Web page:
Containerizing Databases with Kubernetes and Stateful Sets
An examination of the canonical StatefulSet example for managing databases with Kubernetes from a rigorous HA perspective.
It takes time for nova to accept the evacuation calls, there is a window for some to be lost if this node dies too.
Hopefully I’ve demonstrated the difficulty of adding pets (highly available instances) as an after thought. All it took to derail the efforts here was the seemingly innocuous decision that the admin should be responsible for retrying failed evacuations (based on it not having appeared somewhere else after a while?). Who knows what similar assumptions are still lurking.
At this point, people are probably expecting that I put my Pacemaker hat on and advocate for it to be given responsibility for all the pets. Sure we could do it, we could use nova APIs to managed them just like we do when people use their hypervisors directly.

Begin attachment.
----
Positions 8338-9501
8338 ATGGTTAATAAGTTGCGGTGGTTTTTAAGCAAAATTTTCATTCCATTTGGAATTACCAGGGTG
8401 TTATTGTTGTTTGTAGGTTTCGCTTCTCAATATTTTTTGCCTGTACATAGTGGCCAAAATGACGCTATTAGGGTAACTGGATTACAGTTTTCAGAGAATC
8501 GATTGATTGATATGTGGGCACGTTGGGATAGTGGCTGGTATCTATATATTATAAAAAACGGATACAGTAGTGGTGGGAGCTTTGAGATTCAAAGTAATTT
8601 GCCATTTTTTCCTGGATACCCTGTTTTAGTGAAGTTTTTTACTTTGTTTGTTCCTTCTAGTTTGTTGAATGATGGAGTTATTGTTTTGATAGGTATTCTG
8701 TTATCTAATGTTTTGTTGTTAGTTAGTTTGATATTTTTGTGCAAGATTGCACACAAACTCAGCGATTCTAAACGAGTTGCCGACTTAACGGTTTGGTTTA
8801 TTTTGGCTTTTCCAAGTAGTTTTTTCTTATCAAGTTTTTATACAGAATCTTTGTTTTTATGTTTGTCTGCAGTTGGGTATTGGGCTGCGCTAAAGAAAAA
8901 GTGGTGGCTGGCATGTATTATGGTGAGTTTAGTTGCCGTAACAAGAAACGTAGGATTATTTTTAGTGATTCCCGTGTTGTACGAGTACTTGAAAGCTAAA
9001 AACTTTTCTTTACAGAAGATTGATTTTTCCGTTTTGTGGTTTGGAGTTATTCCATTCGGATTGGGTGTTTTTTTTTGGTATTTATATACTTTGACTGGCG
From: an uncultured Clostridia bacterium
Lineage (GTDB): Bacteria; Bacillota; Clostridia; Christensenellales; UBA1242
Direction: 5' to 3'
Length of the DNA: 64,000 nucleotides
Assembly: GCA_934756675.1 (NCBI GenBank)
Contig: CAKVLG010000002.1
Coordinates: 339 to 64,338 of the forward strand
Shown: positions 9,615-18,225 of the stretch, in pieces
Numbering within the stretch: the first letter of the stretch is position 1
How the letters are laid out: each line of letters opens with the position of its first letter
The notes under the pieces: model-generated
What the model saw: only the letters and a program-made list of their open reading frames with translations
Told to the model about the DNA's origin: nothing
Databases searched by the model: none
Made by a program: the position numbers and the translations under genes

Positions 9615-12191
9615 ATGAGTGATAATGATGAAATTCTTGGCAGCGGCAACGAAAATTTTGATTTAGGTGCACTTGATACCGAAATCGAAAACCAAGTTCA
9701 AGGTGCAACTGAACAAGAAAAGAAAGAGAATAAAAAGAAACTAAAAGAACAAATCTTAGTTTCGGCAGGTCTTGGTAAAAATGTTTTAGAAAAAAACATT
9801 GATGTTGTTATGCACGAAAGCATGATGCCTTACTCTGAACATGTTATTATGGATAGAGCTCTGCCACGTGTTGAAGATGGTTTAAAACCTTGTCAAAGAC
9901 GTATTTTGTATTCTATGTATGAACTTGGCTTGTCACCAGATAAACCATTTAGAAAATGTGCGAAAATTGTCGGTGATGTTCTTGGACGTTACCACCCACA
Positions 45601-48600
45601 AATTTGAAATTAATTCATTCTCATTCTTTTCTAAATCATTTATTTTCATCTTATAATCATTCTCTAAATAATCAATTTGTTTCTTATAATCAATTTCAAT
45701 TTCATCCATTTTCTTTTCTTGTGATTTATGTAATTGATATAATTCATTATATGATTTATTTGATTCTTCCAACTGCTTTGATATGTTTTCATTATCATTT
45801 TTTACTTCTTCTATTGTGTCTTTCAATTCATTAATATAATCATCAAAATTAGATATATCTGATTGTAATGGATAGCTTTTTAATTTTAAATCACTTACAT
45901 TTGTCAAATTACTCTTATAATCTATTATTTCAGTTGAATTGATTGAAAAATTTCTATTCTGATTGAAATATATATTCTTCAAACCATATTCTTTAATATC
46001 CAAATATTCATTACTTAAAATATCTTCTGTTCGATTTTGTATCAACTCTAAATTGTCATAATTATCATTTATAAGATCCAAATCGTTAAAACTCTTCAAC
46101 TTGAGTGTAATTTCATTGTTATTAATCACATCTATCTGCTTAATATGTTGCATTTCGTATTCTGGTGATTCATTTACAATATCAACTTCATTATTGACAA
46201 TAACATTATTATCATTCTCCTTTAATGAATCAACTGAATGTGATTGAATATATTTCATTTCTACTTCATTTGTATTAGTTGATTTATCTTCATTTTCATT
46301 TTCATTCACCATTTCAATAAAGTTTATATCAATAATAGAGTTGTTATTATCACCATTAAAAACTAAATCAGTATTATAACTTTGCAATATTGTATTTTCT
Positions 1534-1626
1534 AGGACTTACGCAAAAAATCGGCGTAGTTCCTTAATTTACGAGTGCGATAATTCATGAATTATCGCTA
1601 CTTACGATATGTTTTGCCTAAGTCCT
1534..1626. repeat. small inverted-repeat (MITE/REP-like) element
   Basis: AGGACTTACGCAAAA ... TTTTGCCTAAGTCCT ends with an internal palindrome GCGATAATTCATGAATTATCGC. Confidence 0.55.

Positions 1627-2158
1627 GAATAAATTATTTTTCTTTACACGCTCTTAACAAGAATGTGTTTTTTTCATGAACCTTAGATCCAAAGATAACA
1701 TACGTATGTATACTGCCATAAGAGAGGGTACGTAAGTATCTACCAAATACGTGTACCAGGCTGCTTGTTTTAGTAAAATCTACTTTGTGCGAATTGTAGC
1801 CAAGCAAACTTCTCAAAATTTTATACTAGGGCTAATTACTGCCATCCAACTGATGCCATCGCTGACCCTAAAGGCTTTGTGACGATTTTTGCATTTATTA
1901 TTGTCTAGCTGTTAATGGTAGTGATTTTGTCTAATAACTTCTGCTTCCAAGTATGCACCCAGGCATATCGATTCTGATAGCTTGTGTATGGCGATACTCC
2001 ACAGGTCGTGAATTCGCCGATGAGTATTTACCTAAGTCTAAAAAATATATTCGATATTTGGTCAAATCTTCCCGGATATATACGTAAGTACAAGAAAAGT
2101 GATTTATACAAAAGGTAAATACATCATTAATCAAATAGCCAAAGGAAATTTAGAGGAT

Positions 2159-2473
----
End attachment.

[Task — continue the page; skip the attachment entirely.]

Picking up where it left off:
But that’s never going to happen, so lets look at the alternatives. I foresee three main options:
First class support for pets in nova
Seriously, the scheduler is the best place for all this, it has all the info to make decisions and the ability to make them happen.
First class support for pets in something that replaces nova
If the technical debt or political situation is such that nova cannot move in this direction, perhaps someone else might.
Creation of a distributed finite state machine that:
The cluster community has pretty much all the tech needed for the last option, but it is mostly written in C so I expect that someone will replicate it all in Python or Go :-)
If anyone is interested in pursuing capabilities in this area and would like to benefit from the knowledge that comes with 14 years experience writing cluster managers, drop me a line.